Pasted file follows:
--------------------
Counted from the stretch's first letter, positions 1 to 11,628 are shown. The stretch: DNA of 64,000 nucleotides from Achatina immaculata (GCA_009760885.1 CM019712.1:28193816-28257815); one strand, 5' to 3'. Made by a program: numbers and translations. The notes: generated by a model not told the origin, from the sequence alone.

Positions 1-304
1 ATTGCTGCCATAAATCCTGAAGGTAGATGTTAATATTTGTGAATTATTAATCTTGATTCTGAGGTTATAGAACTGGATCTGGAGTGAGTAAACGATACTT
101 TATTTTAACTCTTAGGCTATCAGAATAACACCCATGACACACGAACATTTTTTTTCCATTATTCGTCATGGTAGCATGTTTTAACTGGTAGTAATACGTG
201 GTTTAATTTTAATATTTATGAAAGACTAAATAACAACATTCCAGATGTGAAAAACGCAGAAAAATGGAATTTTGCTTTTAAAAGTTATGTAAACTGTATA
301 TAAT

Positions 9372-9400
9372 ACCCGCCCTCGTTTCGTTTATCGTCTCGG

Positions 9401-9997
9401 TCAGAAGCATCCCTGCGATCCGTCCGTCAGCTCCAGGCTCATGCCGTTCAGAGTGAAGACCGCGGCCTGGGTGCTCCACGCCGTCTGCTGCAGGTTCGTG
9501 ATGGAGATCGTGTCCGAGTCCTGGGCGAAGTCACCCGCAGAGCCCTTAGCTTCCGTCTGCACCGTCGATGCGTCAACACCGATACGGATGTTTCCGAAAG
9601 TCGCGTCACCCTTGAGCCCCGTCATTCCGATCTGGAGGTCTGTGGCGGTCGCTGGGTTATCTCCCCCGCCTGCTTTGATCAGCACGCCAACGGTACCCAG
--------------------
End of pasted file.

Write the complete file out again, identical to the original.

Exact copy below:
Counted from the stretch's first letter, positions 1 to 11,628 are shown. The stretch: DNA of 64,000 nucleotides from Achatina immaculata (GCA_009760885.1 CM019712.1:28193816-28257815); one strand, 5' to 3'. Made by a program: numbers and translations. The notes: generated by a model not told the origin, from the sequence alone.

Positions 1-304
1 ATTGCTGCCATAAATCCTGAAGGTAGATGTTAATATTTGTGAATTATTAATCTTGATTCTGAGGTTATAGAACTGGATCTGGAGTGAGTAAACGATACTT
101 TATTTTAACTCTTAGGCTATCAGAATAACACCCATGACACACGAACATTTTTTTTCCATTATTCGTCATGGTAGCATGTTTTAACTGGTAGTAATACGTG
201 GTTTAATTTTAATATTTATGAAAGACTAAATAACAACATTCCAGATGTGAAAAACGCAGAAAAATGGAATTTTGCTTTTAAAAGTTATGTAAACTGTATA
301 TAAT

Positions 9372-9400
9372 ACCCGCCCTCGTTTCGTTTATCGTCTCGG

Positions 9401-9997
9401 TCAGAAGCATCCCTGCGATCCGTCCGTCAGCTCCAGGCTCATGCCGTTCAGAGTGAAGACCGCGGCCTGGGTGCTCCACGCCGTCTGCTGCAGGTTCGTG
9501 ATGGAGATCGTGTCCGAGTCCTGGGCGAAGTCACCCGCAGAGCCCTTAGCTTCCGTCTGCACCGTCGATGCGTCAACACCGATACGGATGTTTCCGAAAG
9601 TCGCGTCACCCTTGAGCCCCGTCATTCCGATCTGGAGGTCTGTGGCGGTCGCTGGGTTATCTCCCCCGCCTGCTTTGATCAGCACGCCAACGGTACCCAG